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I made a grate by creating a cylinder then removing the center portion by boolean operations using another cylinder. I then created a face on the top of the cylinder, and an array of cubes which I then superimposed on top of the cylinder and removed portions of the cylinder face using boolean operations again. This had the effect of created a grate. But, this created some weird lines/vertexes/faces that I cannot merge. Here's a screenshot of the top of the grate. I've highlighted the lines I want to remove. Apologies if this doesn't make sense, as I've got a dumb headache.

How do I get rid of the lines/vertexes/faces? I'm needing to bevel the outside edge and I can't do it unless I get rid of them.

Thanksenter image description here

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  • $\begingroup$ It's a result of the boolean operation. Blender can't "poke holes" in the middle of a mesh - it must have adjoining edges to facilitate the cut. Though you can control how the boolean is placed by preparing your topology, in most cases, you place the "cutter object" and let blender figure out the rest. The problem with this is that it a) often leaves "ugly" topology, and b) creates its own adjoining edges that cannot be removed until proper topology is re-established. This would be accomplished largely in your case by connecting all of the verts in the intersections of the "bars". $\endgroup$ Aug 28 at 23:50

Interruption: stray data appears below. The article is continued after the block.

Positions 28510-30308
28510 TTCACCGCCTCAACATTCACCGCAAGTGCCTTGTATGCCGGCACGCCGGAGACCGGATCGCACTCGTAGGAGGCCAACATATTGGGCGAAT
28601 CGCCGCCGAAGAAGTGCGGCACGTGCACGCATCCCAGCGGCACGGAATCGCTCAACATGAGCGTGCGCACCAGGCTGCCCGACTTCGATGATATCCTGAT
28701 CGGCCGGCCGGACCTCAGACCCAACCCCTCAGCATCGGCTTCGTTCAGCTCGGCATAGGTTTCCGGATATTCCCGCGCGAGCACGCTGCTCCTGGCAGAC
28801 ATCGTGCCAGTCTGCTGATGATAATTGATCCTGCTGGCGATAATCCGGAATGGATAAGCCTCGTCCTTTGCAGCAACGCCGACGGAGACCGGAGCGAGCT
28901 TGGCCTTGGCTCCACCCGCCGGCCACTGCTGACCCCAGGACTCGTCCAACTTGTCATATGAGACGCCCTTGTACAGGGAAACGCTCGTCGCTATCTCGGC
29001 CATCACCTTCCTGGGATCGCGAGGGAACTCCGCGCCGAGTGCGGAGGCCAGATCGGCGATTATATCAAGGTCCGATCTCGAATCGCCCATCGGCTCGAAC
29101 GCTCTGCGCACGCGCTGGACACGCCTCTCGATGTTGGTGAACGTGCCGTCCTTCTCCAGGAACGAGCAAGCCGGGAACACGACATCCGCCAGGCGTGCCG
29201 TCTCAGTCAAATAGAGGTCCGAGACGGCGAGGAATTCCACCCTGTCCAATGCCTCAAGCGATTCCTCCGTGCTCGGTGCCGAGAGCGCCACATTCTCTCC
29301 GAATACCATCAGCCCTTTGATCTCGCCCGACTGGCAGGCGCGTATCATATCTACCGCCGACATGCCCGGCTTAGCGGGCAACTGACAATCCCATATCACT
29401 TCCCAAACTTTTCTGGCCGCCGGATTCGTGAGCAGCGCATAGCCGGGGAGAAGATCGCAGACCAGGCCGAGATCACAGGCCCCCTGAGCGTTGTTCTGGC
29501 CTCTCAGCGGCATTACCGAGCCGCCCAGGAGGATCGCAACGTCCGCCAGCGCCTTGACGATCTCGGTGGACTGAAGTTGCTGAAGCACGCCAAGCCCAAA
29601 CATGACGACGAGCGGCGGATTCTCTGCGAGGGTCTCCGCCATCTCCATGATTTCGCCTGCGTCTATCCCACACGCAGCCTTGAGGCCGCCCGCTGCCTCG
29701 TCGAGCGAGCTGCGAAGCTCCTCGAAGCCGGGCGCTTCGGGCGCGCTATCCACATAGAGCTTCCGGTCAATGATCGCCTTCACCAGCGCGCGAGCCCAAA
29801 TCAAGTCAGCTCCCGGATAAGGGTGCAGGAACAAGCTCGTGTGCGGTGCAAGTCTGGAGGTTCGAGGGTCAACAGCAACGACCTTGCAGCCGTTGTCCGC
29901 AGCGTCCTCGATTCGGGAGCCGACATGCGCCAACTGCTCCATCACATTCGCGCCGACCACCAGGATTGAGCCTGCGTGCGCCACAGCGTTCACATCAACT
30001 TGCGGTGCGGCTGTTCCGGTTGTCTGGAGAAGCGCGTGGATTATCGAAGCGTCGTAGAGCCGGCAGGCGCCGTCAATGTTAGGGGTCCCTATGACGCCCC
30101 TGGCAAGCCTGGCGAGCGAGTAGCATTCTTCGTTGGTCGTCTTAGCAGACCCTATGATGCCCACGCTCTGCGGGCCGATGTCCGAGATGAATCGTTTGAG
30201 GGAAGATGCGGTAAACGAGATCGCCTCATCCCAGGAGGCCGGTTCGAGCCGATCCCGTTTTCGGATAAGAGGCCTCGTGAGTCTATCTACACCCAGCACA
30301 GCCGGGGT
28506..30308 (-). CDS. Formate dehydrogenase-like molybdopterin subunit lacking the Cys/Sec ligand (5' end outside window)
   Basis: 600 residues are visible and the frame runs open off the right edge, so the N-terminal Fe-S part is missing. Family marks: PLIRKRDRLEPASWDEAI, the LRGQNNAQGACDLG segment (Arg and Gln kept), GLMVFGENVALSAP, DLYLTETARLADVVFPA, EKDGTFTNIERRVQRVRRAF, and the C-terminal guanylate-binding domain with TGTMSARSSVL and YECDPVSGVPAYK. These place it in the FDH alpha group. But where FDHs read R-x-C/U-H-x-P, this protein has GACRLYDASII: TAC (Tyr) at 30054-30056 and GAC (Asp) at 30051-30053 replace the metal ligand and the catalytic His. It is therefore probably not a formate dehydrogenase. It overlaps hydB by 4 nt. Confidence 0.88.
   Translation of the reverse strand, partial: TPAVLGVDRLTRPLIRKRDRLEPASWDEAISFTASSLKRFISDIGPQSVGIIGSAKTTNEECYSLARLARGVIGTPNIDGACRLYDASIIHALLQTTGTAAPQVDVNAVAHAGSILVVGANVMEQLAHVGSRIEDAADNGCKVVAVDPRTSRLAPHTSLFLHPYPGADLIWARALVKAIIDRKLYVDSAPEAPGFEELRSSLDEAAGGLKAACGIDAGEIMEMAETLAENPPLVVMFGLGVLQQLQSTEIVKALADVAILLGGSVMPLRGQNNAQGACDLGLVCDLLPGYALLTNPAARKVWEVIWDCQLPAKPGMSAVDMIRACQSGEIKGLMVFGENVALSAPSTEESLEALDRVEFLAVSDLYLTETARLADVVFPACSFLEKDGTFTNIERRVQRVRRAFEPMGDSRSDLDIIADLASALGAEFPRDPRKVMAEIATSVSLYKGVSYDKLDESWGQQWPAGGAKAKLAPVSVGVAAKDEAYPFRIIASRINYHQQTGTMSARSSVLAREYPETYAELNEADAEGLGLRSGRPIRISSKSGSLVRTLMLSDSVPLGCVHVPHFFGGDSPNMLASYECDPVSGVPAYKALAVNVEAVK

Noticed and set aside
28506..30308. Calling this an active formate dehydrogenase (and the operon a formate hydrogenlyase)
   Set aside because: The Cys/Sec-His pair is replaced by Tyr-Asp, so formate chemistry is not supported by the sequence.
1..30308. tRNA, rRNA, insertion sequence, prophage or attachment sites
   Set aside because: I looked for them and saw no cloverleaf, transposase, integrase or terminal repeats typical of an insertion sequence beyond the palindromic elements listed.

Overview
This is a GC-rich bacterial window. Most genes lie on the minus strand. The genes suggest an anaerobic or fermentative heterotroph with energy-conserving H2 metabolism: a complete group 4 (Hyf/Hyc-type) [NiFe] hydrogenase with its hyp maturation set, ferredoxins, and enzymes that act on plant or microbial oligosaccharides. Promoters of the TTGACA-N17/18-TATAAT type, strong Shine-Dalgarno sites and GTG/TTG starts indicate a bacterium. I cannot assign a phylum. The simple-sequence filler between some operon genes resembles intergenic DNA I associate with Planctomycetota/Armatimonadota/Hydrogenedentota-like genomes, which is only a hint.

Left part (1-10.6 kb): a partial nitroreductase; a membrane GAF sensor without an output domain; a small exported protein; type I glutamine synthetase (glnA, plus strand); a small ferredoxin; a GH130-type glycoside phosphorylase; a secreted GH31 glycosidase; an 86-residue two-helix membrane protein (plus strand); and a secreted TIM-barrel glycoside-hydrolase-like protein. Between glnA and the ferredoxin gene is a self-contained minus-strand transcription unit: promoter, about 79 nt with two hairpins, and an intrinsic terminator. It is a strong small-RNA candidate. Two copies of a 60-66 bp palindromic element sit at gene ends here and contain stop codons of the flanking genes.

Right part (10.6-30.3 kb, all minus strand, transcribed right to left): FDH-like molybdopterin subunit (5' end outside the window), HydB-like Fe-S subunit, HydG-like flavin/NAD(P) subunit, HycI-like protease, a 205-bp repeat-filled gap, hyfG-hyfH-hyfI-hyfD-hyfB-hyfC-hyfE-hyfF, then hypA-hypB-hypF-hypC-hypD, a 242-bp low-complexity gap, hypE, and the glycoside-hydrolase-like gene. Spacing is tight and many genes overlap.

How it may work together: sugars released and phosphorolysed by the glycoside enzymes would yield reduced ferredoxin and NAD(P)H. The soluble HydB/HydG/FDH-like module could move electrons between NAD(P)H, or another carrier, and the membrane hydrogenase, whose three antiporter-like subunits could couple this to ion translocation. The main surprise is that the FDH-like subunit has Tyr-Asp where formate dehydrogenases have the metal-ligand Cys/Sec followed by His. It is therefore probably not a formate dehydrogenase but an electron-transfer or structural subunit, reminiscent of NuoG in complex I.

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I'm going to propose the radical solution that you get rid of the extra edges by making the grating in a different way.

  • Create a plane and subdivide it with six cuts.
  • Create a circle that is slightly smaller than the plane.
  • Go to top view.
  • Select the circle and then the plane.
  • In Edit Mode select Mesh->Knife Project
  • Immediately switch to vertex select; invert the selection and delete the inversion.
  • Add a wireframe modifier to the plane. Check boundary and set the thickness you want.
  • Add a bevel modifier below it on the modifier stack. Set the Amount appropriately and Segments to 2. Make sure that the Bevel amount is less than half of the thickness in the wireframe.
  • Add a subdivision surface last.

Here's the plane after all of the modifiers have been added:

plane made into grid

Here's the modifier stack for my example:

modifier stack

Now you can use the original circle to make the casing that surrounds the grid:

  • Select the entire circle.
  • Extrude and immediately hit accept.
  • Scale outward to create the face of the casing.
  • Extrude down to create the outside-
  • Add a Bevel modifier
  • Add a subdivision surface last.

casing extruded the easy way

If you want the casing to have thickness, extrude both the inside and outside circles.

Don't join the two, unless you apply the wireframe first.

Here's the result:

grating with exterior casing

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  • $\begingroup$ Thanks. Will try both tomorrow. $\endgroup$
    – gwfami
    Aug 30 at 1:38
  • $\begingroup$ Tried both, they didn't do what I needed. The second answer produced too many non-manifold edges for me. Thanks anyhow. $\endgroup$
    – gwfami
    Sep 9 at 1:22

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